i he is arranging a trap for me.
“General, I will start this night for Cornwnllis‘s
head-quarters," said our hero. “I left in ' hand of
rangers some ten miles up the river, and will join
them, and approach the enem close as possible;
then disgluise myself, and enter the British hues.“
With t e ble ‘sings of Washington and his generals,
' 0011 took his de arture upmi the
dangerous mi sion of a spy, and) in less than an
hour, he was on the Jeisey side of the Dcluwui-e,
moving up the river.
Just as it was growing day, he came upon the
bivouac of :1 score of men in the deep, dense forest
bordering the strcain. His presence in the camp
was hailed with joy, for these men were Dick's own
followers. They were all young men and boys, who
had Won a name in the local history of the Delaware ,
valley. They were the sons of patriot fathers,
whose homes had been desolated by the ruthless
hand of the enemy; and, fired with the s Jirit of patri-
otism and the assion of revenge, they liad taken to
the field, in do ense of their country and their honor.
The were a band of those fearless, dashing fellows,
roc uced by the exigency of the times, of which
arion and Sumter ' ever stand forward the
most conspicuous in American history. But history
is often partial. and fails to do justice to all deserv-
' Suchlias been the case with our hero and
Delaware Dick’s men were all very plainly dressed. ;
here was but one peculiarity about them. That
was 9. pair of scarlet wings, taken from red birds,
and worn upon the side of every hat. '
these badges went they were never forgotten, and to
the Tory element, the names of Delaware Dick and
his Scarlet VVings were s onymous with terror.
Dick dismounted, fed '5 horse, and partook of a
hearty breakfast of hard biscuit and baked beans.
In the meantime, he narrated his nights adventure
at the old stone church and at Washington‘s head-
“ And now," he continued, “ I am on my way to
An exclamation burst from the lips of his friends.
“I am going as a spy,” he continued, “at Wash-
ingtonls r nest.”
‘ ' never return alive, Dick,“ said Roland
. “The British camp will be full of Tories
that will know you."
“It is a risk to run, friend Roll; but there is no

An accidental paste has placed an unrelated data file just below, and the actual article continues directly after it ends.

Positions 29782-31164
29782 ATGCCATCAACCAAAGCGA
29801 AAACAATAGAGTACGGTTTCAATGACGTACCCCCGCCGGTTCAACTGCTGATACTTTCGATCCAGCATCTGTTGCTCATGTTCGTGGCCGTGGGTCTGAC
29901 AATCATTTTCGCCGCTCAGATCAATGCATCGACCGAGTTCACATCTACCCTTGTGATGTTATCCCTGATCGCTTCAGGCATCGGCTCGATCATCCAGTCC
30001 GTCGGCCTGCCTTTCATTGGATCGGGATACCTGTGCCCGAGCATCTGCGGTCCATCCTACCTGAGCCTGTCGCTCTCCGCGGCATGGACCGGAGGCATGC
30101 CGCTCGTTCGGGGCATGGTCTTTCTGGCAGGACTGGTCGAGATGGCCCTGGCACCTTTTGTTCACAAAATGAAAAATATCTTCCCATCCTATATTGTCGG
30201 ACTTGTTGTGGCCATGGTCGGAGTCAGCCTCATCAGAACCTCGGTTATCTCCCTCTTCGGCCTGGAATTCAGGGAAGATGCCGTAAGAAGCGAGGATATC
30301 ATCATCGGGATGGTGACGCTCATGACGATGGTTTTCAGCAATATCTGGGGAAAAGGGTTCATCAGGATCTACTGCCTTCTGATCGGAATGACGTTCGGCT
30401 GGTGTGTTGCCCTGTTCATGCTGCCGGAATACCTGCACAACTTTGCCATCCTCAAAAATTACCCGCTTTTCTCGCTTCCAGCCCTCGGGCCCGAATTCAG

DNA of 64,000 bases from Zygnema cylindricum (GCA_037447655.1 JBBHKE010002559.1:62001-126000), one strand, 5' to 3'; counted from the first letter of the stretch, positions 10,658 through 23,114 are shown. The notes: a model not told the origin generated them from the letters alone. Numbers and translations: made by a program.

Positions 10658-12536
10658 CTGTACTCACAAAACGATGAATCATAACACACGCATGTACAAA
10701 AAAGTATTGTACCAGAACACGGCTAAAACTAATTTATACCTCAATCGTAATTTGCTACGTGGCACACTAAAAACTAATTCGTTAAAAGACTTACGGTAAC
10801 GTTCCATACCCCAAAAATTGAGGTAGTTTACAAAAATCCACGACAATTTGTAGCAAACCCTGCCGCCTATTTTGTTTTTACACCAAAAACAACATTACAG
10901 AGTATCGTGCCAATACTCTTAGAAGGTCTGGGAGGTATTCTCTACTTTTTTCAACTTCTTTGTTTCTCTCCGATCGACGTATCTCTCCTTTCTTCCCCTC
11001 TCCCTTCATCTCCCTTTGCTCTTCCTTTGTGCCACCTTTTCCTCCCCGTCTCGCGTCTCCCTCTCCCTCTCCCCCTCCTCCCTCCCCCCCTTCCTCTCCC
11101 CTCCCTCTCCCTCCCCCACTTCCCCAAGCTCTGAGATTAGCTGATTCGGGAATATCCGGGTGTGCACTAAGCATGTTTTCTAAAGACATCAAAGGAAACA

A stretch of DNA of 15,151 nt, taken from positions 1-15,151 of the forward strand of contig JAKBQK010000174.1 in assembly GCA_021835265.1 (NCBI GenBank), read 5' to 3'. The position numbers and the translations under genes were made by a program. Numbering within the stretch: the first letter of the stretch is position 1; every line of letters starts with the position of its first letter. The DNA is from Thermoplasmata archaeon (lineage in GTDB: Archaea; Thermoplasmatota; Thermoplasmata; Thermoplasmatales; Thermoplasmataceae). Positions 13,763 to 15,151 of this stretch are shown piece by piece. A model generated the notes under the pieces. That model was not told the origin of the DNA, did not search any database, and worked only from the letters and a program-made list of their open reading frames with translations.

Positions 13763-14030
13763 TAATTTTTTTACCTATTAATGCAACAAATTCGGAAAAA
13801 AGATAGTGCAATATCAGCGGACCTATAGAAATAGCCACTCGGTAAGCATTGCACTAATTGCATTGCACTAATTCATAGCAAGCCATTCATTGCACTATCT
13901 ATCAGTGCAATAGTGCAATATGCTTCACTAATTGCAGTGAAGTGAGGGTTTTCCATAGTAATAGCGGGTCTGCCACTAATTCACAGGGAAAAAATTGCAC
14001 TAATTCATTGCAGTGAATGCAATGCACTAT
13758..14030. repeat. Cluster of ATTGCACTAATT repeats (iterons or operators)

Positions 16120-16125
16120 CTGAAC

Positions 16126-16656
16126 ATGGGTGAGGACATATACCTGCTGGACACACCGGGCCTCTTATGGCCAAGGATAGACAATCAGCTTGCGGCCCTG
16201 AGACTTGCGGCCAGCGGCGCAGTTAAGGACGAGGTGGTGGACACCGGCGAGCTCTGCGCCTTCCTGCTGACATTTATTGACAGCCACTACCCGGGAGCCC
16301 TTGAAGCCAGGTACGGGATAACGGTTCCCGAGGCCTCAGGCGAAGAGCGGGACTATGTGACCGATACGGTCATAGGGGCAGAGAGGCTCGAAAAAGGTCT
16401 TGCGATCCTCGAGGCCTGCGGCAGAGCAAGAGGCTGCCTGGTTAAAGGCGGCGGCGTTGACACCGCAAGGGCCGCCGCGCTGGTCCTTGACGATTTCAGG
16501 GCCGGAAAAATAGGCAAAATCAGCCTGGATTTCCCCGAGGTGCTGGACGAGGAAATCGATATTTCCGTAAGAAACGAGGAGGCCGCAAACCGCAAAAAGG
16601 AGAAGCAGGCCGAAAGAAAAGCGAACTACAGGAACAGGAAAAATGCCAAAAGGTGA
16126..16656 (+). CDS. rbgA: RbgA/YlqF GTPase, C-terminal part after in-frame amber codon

sacrifice but what I am willing to make in behalf of
our count A spy must expect to meet dangers.
But, boys, want you to accompany me as far as
you dare go." '
To this all readil
acquiesced, and in a few min-
utes the Scarlet
ings were moving up the Dela.-
The sun was up, but the air was keen and frosty.
The fingers of the little band tin led with cold.
Two hours’ riding brought them a road running
511110515 parallel with their course. They conclude
o t '
Dick dismounted, and creeping
3 ing dispatches, either 0
ride? The king
think it very safe for rebe
answered our hero
C<v()lll'(r(l Kjinbnll, ,1
don‘t fancy mt-nndering a one along here, for there 9
no telling what moment a dog of a Whig will bounce
since you entered, that if I
to the road, but before entering It, Delaware
' to a point where he
Bead1e’s Half-Dime Library.
um mand a view of the road in both dino-
1(.:i‘<)>ns, (rigs-dived to know whether the read was clear
or not, To his surprise he saw a. orseman coming
from the direction of Trenton. He was dremed in
the uniform of the king‘s cavalry. He was 3. Bridal:
.. . u back, boys fall back ”coi-nnianded Dick
“f01‘ll1)eI‘e comes 9. British tiociper. I will drop iutd
ith him and you can follow behind,
fl?(’)’I]lp"‘.iln.f)lllav0f sight.‘ Should I need your presence,
. I will>call you. I dare sa , he is a messenger carry-
or written, from Trenton
to Cornwallis; and if so, I‘m goingto have them at
ll h ds." ,
E Delzfilvlire Dick ngimnted his horse, and rode away
th r ad at a ow pace. ,
up lleetlgopef soon came up With 111111.311’-‘L111 I
doubtful tone, demanded.
“Good-morning, sir stranger; for whom do you
or the rebels!” D
“Do I look hke a rebellsfi'llnengetrts‘.t:;p<!3l!$?wad<EJ1yys<;g